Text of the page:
Thursday, November 7, 2013


Blue Ribbon Press published a line of 'pop-up' books in the 1930s.  They started with nursery rhyme characters like Mother Goose, Little Red Riding Hood and Puss in Boots.  Soon after they moved into licensed characters, including Buck Rogers, Tarzan and this gem pictured above.  This book commonly shows up for auction in the $80 - 100 range.  Owing to age and fragility, they are rarely undamaged or completely intact.  The one above is an exception.  It's the best copy I've seen to date.  It sold for $326.

This is a ticket stub for a 1947 Ohio State football game.  The stub features a picture of Chic Harley as drawn by Caniff.  Chic Harley is a true OSU football great: three-time All-American, charter member of the College Football Hall of Fame, and the Buckeyes won 23 of the 24 games he played in.  He was in the team's first victory over Michigan (1919) and still holds the OSU individual scoring record (8.74 points per game).  Enthusiasm over Harley's playing is credited with much of the fundraising for Ohio Stadium, built in the early 1920s.  My guess is that Harley appeared at and was honored at this 1947 game, as it was the same year the Chic Harley Scholarship Fund was started (and yes, the Bucks won 13-7).  The stub sold for $25.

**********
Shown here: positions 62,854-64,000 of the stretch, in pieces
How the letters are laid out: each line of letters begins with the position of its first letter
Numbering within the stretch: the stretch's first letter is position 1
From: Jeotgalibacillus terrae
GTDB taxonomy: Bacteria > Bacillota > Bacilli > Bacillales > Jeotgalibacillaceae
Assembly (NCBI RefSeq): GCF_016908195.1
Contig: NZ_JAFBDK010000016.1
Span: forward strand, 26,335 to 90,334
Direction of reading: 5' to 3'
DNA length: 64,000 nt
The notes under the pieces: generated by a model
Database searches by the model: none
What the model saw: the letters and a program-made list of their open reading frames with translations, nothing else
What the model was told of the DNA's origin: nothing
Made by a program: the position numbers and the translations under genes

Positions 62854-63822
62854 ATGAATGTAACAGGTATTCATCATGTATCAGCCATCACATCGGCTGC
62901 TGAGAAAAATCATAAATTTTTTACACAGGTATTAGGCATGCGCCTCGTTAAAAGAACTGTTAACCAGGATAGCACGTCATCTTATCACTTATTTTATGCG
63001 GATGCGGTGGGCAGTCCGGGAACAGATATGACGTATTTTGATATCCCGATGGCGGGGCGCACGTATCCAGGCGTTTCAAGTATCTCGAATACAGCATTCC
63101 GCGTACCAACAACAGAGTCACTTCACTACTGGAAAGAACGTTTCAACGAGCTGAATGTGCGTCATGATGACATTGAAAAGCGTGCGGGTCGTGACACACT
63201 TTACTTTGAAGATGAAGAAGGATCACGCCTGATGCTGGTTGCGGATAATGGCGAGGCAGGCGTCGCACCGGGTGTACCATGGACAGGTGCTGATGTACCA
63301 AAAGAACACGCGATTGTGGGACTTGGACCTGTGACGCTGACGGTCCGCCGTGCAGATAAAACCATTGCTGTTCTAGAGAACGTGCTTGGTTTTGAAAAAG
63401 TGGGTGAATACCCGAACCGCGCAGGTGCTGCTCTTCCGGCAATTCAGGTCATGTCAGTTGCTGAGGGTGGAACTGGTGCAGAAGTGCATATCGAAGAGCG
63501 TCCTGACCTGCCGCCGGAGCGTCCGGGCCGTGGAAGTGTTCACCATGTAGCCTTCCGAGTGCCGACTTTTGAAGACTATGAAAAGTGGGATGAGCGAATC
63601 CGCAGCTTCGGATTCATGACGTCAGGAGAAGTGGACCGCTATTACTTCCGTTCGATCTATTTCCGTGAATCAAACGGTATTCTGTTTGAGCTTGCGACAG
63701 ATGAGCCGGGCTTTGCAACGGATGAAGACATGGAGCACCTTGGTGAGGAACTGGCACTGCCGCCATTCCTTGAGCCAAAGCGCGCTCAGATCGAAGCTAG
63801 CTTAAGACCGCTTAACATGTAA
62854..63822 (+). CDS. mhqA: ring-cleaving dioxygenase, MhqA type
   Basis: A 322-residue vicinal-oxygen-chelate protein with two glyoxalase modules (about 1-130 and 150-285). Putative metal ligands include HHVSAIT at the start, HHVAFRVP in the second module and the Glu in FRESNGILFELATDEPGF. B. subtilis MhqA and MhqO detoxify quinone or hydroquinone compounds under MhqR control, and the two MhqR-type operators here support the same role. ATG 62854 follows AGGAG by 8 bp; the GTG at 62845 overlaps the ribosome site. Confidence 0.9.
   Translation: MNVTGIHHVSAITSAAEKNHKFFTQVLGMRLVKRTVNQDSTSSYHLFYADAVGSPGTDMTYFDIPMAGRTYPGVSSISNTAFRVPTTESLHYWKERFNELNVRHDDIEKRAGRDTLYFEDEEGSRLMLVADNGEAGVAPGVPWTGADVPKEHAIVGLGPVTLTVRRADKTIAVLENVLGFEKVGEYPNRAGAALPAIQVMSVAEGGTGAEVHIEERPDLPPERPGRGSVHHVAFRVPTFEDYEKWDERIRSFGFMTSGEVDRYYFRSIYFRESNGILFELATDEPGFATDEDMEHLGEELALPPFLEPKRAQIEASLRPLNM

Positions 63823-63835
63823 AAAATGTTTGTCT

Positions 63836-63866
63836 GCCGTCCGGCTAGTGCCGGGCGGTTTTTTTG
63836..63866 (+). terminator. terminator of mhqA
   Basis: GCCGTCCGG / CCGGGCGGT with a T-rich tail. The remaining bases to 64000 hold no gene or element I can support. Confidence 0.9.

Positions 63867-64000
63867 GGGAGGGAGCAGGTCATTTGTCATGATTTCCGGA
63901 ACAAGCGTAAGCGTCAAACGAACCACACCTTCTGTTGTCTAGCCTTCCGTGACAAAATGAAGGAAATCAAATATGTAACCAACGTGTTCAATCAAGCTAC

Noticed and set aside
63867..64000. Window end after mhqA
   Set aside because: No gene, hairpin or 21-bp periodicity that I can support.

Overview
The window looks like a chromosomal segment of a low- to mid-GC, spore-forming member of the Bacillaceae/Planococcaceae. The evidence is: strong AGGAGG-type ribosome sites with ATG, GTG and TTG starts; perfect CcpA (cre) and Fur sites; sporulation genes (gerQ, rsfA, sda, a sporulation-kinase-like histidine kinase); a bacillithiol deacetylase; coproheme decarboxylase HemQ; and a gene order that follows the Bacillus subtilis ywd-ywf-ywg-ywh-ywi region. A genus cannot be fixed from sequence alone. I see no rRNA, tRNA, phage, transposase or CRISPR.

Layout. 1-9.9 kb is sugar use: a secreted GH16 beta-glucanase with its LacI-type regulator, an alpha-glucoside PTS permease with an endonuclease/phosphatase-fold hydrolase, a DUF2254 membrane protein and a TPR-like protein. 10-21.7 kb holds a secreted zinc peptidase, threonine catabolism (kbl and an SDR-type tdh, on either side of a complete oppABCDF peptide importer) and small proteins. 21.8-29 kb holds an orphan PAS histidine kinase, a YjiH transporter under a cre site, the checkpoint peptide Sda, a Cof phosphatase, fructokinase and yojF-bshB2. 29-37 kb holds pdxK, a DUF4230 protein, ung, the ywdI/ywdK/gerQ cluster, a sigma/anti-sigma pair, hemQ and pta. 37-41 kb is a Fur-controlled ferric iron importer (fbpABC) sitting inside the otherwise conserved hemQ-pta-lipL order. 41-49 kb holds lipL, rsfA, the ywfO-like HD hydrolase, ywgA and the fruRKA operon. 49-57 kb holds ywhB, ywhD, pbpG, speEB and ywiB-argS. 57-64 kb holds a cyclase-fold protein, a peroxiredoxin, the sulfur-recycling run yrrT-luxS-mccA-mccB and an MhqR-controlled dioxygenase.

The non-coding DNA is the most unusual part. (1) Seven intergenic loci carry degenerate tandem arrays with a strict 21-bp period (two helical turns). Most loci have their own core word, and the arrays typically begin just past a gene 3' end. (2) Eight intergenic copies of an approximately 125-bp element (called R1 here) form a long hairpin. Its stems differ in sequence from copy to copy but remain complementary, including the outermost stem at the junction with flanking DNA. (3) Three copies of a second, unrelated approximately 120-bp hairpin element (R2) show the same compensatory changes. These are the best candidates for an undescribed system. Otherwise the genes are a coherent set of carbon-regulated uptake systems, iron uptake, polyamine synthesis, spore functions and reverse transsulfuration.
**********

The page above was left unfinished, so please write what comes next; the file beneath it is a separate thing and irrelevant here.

Here is a special rarity indeed - a personal item of Milton Caniff's.  Caniff's great-great grand nephew recently sold some Caniff items on Ebay.  The item pictured above was Caniff's traveling liquor case.  As you can see from the first picture, the case was marked with his initials (for Milton Arthur Caniff).  The airline card has his Palm Springs address.  I know nothing of Caniff's drinking habits, though he did appear in print ads for Teacher's Scotch and Walker's DeLuxe.  My dad had one of these cases and I remember wanting to be the one to carry it in from the trunk to the hotel room on trips.  Caniff's case sold at auction for $127.

Canada Dry used "Terry and the Pirates" in promotions in 1952.  The artwork was by George Wunder, who drew "Terry" from 1947 onward.  Premiums included these pinback buttons.  Above is a complete set of five, which is quite a find.  The Terry and the Dragon Lady pins show up quite often, but I'd never even seen a Burma or Hot Shot Charlie before this auction came around.  Since a Dragon Lady pin by itself sold earlier this year for $23, the set of five was a steal at $39.

Sticking with George Wunder, here is a rare charcoal on vellum illustration by him.  The date is unknown.  It's really beautifully done, and quite a departure from his strip work in terms of style.  I'm becoming a Wunder fan more and more (and not just due to the subject matter).  Sadly, this piece bears some heavy water damage on both sides.  It sold for $84.

1 comment:

Anonymous said...

Harley's number was 47 and that likeness appeared on all 1947 tickets.